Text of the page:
Bhikkhu Bodhi is an American by birth and a Buddhist monk in the Theravada tradition. He has an earned doctorate in philosophy and studied Buddhism in Sri Lanka, where he was ordained as a novice in 1972. His book In the Buddha’s Words: An Anthology of Discourses from the Pali Canon was recommended to me by a respected Buddhism scholar.

I think I would like to write some posts about what I am learning from this wonderful, free online text. I am not sure whether I would have appreciated this text a few years ago, when I was just beginning to practice. When I was starting out, I found these lists that are so common in Buddhist teachings to be kind of intimidating. Am I supposed to learn these by heart? I wondered. They seem so redundant. Why are there so many lists? Why do they all say the same things?

This summer I felt like I had traveled in a big, long circle and come around to the start of it again, standing in the same place as before — but everything looked different now.

Bhikkhu Bodhi wrote:

Right view is the forerunner of the entire path, the guide for all the other factors. It enables us to understand our starting point, our destination, and the successive landmarks to pass as practice advances. To attempt to engage in the practice without a foundation of right view is to risk getting lost in the futility of undirected movement. Doing so might be compared to wanting to drive someplace without consulting a roadmap or listening to the suggestions of an experienced driver. One might get into the car and start to drive, but rather than approaching closer to one’s destination, one is more likely to move farther away from it. To arrive at the desired place one has to have some idea of its general direction and of the roads leading to it.

Reading that, I understood the circular interconnection of the Four Noble Truths and the Noble Eightfold Path for the first time. Or maybe I already understood it, and as I read, I saw my understanding for the first time.

Right View — the first item on the list of eight in the Noble Eightfold Path — is the beginning and also the end. It is equivalent to the Four Noble Truths. In other words, if you have Right View, it is because you have attained the truth of each one of the Four Noble Truths. What used to bother me was that the fourth one of those is the Noble Eightfold Path. A Western mind can feel frustration right at the outset when confronting this.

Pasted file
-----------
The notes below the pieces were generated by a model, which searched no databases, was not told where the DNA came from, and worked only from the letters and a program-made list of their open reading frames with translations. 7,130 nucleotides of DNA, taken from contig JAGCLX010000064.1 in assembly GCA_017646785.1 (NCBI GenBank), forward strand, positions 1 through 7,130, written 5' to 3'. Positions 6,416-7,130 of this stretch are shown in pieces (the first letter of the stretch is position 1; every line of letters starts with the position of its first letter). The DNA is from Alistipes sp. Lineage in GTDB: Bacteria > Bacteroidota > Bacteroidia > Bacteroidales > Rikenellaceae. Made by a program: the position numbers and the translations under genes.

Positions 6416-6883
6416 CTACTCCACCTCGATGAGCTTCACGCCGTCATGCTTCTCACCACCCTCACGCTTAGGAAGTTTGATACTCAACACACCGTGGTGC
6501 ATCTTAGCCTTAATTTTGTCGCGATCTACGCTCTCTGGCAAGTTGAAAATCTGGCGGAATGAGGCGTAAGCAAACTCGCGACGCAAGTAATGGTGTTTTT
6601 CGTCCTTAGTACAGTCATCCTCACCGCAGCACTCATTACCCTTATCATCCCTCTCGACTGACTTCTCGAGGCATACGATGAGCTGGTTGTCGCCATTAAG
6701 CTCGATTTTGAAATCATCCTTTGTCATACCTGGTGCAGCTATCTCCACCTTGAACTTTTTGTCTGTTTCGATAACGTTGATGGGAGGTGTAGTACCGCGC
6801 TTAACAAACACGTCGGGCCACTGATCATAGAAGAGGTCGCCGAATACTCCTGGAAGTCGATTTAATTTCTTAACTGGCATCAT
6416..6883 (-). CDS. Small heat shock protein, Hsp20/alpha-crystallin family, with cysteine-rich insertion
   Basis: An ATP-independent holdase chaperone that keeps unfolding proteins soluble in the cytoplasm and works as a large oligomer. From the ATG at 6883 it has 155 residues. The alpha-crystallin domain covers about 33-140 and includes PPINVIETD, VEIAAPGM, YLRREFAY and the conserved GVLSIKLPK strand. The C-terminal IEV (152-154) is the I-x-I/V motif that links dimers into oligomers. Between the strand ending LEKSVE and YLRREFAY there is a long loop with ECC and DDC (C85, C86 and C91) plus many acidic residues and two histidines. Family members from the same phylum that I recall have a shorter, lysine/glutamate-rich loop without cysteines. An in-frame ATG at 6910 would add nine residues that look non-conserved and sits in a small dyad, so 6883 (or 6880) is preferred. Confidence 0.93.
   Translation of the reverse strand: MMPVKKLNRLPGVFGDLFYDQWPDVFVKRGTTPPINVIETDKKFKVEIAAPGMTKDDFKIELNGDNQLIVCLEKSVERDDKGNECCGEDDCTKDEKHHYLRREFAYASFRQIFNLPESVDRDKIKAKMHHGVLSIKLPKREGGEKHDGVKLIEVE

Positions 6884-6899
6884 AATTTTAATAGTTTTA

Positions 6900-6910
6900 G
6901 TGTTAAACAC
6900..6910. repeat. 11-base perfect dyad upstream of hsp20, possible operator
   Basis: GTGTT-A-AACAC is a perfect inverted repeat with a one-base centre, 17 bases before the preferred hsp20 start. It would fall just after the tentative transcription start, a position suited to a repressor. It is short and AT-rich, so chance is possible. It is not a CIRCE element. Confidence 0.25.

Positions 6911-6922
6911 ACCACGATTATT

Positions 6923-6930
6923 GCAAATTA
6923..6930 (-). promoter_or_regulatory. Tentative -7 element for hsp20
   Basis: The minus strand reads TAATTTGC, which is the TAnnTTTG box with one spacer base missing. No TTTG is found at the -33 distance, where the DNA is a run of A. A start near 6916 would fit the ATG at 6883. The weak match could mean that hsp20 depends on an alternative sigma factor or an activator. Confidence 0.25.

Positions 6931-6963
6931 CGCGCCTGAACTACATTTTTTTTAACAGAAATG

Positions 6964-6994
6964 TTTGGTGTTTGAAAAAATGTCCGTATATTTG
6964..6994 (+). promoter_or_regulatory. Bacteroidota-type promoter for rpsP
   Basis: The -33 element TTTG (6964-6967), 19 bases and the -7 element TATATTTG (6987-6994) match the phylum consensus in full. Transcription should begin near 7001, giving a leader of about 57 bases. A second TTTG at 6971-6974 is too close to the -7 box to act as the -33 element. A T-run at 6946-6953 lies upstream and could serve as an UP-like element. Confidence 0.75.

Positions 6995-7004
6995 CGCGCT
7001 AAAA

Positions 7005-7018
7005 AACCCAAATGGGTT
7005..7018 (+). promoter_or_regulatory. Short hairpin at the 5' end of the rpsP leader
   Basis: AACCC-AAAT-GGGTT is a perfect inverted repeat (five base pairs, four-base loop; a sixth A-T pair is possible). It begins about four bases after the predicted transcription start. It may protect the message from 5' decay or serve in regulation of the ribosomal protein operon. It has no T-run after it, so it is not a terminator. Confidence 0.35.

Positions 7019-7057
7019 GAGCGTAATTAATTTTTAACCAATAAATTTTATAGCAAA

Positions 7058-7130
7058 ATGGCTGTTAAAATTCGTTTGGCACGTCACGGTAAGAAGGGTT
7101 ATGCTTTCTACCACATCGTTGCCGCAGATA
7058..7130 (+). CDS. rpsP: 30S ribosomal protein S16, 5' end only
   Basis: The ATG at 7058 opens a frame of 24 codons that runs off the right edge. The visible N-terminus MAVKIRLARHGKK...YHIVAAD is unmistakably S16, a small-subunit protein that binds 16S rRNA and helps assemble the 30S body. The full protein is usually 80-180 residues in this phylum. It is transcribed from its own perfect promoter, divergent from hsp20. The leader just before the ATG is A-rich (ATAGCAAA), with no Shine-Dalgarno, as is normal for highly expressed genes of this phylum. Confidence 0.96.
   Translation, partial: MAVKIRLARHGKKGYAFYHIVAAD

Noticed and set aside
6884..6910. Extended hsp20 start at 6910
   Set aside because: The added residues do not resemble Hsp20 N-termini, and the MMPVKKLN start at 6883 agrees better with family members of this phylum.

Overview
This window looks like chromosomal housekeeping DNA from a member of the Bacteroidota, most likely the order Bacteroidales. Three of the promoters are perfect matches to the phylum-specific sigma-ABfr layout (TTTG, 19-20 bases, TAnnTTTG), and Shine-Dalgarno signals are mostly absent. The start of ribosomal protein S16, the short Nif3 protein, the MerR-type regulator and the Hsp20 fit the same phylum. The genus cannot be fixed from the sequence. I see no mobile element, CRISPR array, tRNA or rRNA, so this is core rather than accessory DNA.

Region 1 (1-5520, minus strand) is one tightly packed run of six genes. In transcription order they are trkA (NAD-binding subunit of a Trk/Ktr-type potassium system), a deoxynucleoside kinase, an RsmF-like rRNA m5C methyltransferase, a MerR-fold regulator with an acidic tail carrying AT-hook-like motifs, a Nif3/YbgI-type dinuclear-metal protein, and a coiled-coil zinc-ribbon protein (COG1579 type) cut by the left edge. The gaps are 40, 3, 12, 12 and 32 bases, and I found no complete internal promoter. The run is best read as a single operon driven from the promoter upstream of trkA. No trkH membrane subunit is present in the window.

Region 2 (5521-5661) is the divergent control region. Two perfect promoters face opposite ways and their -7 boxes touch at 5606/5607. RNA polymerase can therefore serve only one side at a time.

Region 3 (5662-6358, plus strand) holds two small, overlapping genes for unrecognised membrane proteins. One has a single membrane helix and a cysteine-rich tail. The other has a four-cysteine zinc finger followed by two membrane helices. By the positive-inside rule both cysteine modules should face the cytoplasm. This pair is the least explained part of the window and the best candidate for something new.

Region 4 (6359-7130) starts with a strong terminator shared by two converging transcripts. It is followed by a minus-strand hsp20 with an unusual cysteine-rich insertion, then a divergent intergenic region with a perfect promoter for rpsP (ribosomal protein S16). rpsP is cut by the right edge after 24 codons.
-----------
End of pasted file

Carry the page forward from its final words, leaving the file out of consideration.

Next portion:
Bhikkhu Bodhi wrote:

In its fullest measure right view involves a correct understanding of the entire Dhamma (Dharma) or teaching of the Buddha, and thus its scope is equal to the range of the Dhamma itself. But for practical purposes two kinds of right view stand out as primary. One is mundane right view, right view which operates within the confines of the world. The other is supramundane right view, the superior right view which leads to liberation from the world. The first is concerned with the laws governing material and spiritual progress within the round of becoming, with the principles that lead to higher and lower states of existence, to mundane happiness and suffering. The second is concerned with the principles essential to liberation. It does not aim merely at spiritual progress from life to life, but at emancipation from the cycle of recurring lives and deaths.

Once I began to meditate on this difference — between the mundane or simple Right View one needs to get started on the path, and the supramundane or complex Right View, which is associated with Wisdom (that is Buddhist Wisdom, with a capital W) — I saw how the teachings about the Four Noble Truths given by great teachers such as the Dalai Lama and Thich Nhat Hanh are truly “a finger pointing at the moon” (to repeat one of those oft-repeated lessons).

When I heard a teaching about the Four Noble Truths, often I would feel a bit disappointed. I already know this, I thought. I was hoping for something different, something new.

Never fail to listen with your full attention.


The Noble Eightfold Path: The Way to the End of Suffering, by Bhikkhu Bodhi. Published by Access to Insight, 16 June 2011.